Cathleen Schine


"She is Me"

(Reviewed by Shannon Bloomstran SEP 24, 2003)

If I say She is Me is the intergenerational story of three strong willed women, each their own person, it sounds like fodder for a banal and weepy tale about the power of a mother's love. It most definitely is not. If I say it's about adultery, same-sex relationships, and the mysteries of marriage, it sounds like a dime store potboiler, which it most definitely is not. What it is, is an almost claustrophobically intimate story of a mother, daughter, and grandmother, each coming to grips with a central facet of their lives, one with mortality, one with sexuality, and one with identity.

Read excerptThe emotional center of the novel concerns Greta, a quintessential California empty nester who runs a small landscaping business. Her mother, Lotte, also lives in Los Angeles and is battling a particularly nasty type of cancer that has attacked her formerly flawless (as she tells everyone) face. Lotte, described as "a pistol" by many a doctor, frequently recounts "Hitler should have my pain," and is given to many a backhanded compliment. Greta spends much of her time caring for Lotte, someone who can't go for a day without firing a housekeeper. Lotte is a character, although Schine plays her with utter seriousness, rarely allowing any comic relief.

When Greta herself is diagnosed with colon cancer, her daughter, Elizabeth arrives on her doorstep, son and boyfriend-who-very-much-wants-to be-married in tow. Elizabeth, who seems to have been a serious infant, a serious child, and a serious adolescent, is now a serious academic who has somehow been plucked from obscurity to write a screenplay retooling Flaubert's classic tale, Madame Bovary for the twenty-first century. Any novelist who chooses to use this masterpiece as a centerpiece cannot avoid issues of adultery, and Schine does not disappoint. The book is packed with riffs on the adultery theme, from academic courses, to rationalizations, to delight, and to horror. None is gratuitous, all central to the plot and none portrayed in a lurid or titillating manner.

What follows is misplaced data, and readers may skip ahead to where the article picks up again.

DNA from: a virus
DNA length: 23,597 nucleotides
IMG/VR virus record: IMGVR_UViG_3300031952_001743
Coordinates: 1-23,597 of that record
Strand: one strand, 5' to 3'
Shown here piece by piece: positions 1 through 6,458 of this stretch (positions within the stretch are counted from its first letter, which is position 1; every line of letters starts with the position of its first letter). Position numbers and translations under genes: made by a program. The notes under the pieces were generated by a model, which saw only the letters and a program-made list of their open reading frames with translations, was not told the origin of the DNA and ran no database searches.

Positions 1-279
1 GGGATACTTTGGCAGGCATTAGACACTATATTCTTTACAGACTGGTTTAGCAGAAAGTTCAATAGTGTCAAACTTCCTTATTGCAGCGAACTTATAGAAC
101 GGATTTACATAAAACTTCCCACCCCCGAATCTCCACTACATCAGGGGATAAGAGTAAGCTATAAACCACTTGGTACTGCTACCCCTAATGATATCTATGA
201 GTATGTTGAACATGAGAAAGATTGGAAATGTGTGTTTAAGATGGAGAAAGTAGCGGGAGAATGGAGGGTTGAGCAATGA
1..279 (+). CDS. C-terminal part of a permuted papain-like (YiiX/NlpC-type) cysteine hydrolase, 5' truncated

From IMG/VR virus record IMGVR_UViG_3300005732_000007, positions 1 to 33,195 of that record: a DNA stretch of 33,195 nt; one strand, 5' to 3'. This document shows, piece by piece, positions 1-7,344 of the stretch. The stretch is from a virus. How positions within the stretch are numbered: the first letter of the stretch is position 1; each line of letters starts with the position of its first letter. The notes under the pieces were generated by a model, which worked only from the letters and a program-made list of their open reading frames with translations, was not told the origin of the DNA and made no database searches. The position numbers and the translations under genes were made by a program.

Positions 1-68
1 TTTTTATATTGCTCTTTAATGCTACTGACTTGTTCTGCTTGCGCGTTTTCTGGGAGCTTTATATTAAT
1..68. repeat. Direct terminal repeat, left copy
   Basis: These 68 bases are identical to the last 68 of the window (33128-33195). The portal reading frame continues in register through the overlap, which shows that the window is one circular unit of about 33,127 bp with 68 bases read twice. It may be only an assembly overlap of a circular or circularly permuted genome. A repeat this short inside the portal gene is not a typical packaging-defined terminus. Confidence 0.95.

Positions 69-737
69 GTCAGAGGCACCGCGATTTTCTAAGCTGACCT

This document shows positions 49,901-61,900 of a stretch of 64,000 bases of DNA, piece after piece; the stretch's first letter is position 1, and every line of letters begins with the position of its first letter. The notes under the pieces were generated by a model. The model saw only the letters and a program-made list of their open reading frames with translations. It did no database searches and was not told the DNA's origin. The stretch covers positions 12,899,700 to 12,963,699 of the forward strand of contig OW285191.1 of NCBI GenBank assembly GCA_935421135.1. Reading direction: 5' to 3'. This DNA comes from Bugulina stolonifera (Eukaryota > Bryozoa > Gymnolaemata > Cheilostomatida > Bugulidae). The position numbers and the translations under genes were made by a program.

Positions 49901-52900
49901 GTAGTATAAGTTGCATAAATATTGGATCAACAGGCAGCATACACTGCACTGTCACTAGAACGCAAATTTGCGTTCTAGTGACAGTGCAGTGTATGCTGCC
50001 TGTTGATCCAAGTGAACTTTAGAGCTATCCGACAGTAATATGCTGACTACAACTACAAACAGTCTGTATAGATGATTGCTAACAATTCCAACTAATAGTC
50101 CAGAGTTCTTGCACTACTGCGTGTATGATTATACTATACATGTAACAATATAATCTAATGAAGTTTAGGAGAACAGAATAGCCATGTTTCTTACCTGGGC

Most of She Is Me takes place inside the minds and homes of the three women. At times it seems more like a series of domestic vignettes than a novel. Although this does lend intimacy to the characters, necessary in a novel this personal and introspective, it also results in an overly close and clammy aura. At times I was reminded of the song "Tonight" in West Side Story where each character sings his own version of what will happen tonight. Each of the women interacts with each other, but they are all very much in their own world. Scenes shift quickly, as they do in life of course, and readers need to pay careful attention or risk whiplash.

The book is slim, less than 300 pages, and winds up quickly with a not quite happy, not quite Hollywood ending. Each woman must come into her own, and at least for Greta, this involves living quite a different life than she had before. While it's not "Madame Bovary," She Is Me is an interesting, complex, and contemplative story of marriage and family.

  • Amazon readers rating: from 7 reviews

Read a chapter excerpt from She is Me at MostlyFiction.com


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About the Author:

Catherine Schine divides her time between New York City and Los Angeles.

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